REYNOLDS, Sir Joshua
(b. 1723, Plympton Earl, d. 1792, London)
Captain Robert Orme1756
Oil on canvas, 240 x 147 cm
National Gallery, London
Joshua Reynolds, third son and seventh child of the Reverend Samuel Reynolds, was apprenticed at seventeen in London to the portrait painter Thomas Hudson, a Devonshire man like himself. Despite the uninspired example of Hudson, Reynolds succeeded in his ambition to become no 'ordinary' craftsman-painter: he established himself as a fashionable portrait painter, became friends with the most eminent men of letters in England, first president of the newly formed Royal Academy in 1768, and was knighted in 1769. Although he did not achieve greatness as a 'history painter', he invested his innumerable portraits of the privileged men and women of English society with the wit, poetic resonance and nobility of heroic narrative. His fifteen Discourses on Art, delivered at the Academy between 1769 and 1790, remain the most cogent and most moving tribute in English to the ideals of Western art grounded in the Italian Renaissance.
We now tend to prefer the fresher brush of his rival Gainsborough to Reynolds's contrivances. A restless and indiscriminate experimenter with media and pigments, imitating the surface effects of Old Master paintings without an understanding of their methods, he saw his pictures fade, flake and crack, so that portraits 'died' before their sitters. Even his contemporaries protested at his technical shortcomings. Yet the more we look at Reynolds, in the prodigious variety which Gainsborough rightly envied, the more we see that he indeed achieved what he defined as 'that one great idea, which gives to painting its true dignity...of speaking to the heart'. More than any English painter before him, in the 'great design' of 'captivating the imagination', Reynolds participated in 'that friendly intercourse which ought to exist among Artists, of receiving from the dead and giving to the living, and perhaps to those who are yet unborn' (Discourse Twelve).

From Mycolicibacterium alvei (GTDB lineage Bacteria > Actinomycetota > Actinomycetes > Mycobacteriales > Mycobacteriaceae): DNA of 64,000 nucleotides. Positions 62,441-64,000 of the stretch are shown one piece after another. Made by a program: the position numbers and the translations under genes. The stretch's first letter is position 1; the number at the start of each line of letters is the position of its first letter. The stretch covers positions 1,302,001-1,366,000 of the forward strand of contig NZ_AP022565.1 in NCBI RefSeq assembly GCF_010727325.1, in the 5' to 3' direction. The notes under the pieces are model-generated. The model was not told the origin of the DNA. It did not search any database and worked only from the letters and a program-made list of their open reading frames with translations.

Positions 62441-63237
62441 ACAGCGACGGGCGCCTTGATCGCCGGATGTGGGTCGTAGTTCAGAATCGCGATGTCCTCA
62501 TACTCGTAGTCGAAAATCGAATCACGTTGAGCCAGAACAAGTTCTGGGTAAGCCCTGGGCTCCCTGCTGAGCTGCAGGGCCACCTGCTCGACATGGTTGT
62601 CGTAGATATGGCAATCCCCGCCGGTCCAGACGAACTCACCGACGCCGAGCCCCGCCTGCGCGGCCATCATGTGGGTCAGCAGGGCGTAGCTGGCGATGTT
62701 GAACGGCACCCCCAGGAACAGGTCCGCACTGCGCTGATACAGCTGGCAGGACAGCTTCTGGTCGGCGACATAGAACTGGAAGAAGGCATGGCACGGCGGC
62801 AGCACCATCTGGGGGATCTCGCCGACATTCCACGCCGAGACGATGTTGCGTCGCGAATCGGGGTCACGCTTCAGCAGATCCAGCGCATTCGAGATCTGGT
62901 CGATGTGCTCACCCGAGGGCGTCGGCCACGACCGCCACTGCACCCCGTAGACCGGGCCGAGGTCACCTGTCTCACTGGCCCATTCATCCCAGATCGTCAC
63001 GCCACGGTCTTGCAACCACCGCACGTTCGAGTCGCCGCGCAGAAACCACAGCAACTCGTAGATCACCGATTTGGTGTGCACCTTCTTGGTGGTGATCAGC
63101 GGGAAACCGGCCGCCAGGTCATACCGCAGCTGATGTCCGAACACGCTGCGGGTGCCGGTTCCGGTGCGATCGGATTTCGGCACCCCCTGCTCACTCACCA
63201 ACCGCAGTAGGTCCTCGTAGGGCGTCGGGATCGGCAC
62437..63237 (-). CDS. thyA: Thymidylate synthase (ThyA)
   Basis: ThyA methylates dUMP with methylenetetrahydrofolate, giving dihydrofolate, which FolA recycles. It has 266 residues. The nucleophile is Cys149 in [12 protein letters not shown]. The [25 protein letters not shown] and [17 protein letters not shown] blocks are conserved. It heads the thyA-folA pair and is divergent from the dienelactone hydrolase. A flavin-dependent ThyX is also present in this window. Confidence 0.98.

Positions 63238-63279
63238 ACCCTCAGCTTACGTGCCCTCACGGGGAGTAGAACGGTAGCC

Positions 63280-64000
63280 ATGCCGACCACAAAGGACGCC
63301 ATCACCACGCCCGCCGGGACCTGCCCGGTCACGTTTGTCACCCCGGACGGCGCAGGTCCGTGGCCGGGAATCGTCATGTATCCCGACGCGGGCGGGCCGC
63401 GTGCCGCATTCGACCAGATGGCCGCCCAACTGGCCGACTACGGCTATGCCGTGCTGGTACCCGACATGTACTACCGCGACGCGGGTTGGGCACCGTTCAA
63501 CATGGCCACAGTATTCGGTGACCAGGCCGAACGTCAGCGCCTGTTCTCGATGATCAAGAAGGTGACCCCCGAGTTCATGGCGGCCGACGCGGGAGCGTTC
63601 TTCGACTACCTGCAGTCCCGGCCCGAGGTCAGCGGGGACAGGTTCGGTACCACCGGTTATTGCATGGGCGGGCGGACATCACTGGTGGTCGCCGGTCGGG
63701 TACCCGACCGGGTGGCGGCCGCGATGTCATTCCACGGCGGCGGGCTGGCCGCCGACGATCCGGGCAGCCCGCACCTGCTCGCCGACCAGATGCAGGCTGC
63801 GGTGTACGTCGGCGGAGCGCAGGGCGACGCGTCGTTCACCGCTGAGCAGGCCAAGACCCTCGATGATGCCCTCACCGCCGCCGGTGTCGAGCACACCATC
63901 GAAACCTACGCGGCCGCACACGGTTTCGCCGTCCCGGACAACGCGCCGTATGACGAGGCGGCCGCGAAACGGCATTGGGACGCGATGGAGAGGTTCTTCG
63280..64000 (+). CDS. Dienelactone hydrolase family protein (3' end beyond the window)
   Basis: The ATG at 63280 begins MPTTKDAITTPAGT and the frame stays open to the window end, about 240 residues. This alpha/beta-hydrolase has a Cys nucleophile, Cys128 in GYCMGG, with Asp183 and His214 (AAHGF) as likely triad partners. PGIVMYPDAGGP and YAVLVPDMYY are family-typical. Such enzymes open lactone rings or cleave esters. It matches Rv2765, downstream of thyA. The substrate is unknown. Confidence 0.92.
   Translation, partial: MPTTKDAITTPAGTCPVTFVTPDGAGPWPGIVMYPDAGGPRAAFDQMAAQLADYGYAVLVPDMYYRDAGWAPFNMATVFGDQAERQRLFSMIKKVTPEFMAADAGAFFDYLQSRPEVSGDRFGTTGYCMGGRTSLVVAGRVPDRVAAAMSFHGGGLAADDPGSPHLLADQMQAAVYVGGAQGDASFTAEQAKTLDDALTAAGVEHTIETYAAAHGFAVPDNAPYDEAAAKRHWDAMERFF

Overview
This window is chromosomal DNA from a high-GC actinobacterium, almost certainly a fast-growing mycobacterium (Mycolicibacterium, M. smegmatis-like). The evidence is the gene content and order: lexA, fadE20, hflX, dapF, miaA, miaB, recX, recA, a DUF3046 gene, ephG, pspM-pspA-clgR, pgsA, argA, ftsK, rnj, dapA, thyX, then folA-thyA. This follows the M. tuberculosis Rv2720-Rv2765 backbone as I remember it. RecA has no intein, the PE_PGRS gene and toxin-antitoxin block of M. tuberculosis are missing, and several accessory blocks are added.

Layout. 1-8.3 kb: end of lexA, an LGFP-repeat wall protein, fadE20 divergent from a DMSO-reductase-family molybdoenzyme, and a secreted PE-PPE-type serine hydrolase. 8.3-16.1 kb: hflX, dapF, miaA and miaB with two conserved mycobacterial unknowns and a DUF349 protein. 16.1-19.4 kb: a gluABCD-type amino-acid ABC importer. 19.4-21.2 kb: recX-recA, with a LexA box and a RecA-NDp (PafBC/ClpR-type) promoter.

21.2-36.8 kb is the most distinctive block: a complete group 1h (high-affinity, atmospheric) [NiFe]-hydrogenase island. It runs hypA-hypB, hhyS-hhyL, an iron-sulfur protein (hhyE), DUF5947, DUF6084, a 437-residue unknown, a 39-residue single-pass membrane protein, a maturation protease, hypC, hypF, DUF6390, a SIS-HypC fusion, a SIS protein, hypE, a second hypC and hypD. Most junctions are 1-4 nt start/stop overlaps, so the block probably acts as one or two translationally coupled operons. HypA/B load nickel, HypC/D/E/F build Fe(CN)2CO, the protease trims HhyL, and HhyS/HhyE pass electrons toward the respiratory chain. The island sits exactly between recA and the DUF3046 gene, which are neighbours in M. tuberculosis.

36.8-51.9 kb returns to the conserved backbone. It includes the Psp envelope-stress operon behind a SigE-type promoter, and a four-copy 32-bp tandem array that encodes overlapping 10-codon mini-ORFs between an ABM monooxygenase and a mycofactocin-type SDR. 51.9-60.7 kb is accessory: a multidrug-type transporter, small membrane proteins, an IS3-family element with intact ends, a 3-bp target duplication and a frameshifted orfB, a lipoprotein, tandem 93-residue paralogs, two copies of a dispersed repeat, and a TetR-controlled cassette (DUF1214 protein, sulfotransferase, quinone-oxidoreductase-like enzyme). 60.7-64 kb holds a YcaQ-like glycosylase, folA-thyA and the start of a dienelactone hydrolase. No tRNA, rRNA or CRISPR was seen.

Captain Robert Orme is one of the great romantic military portraits, painted soon after Reynolds established his London practice. When it was exhibited in 1761 at the Society of Artists, a visitor described it as 'an officer of the [Coldstream] Guards with a letter in his hand, ready to mount his horse with all that fire mixed with rage that war and the love of his country can give'. The sitter, Robert Orme (1725-90), served in America as aide-de-camp to General Braddock. When Braddock was killed in 1755 in an ambush by the French, Orme returned to England and resigned from the army. Some time in 1756 he sat for Reynolds.
Orme never purchased the portrait from the artist, in whose studio it attracted much notice 'by its boldness and singularity'. The composition may be freely adapted from drawings of Italian frescoes and Roman sculpture brought back by Reynolds from his journey to Italy in 1750-2; it may also allude to a portrait of Charles I by Van Dyck, now in Paris. But the effect is splendidly dramatic and immediate: the thunderous sky and extravagant lighting, Orme's windswept hair, the highlighted despatches in his hand, his foaming steed, the red coat pushed open by the ready sword - all suggest a heroic and transient moment in the life of the young officer.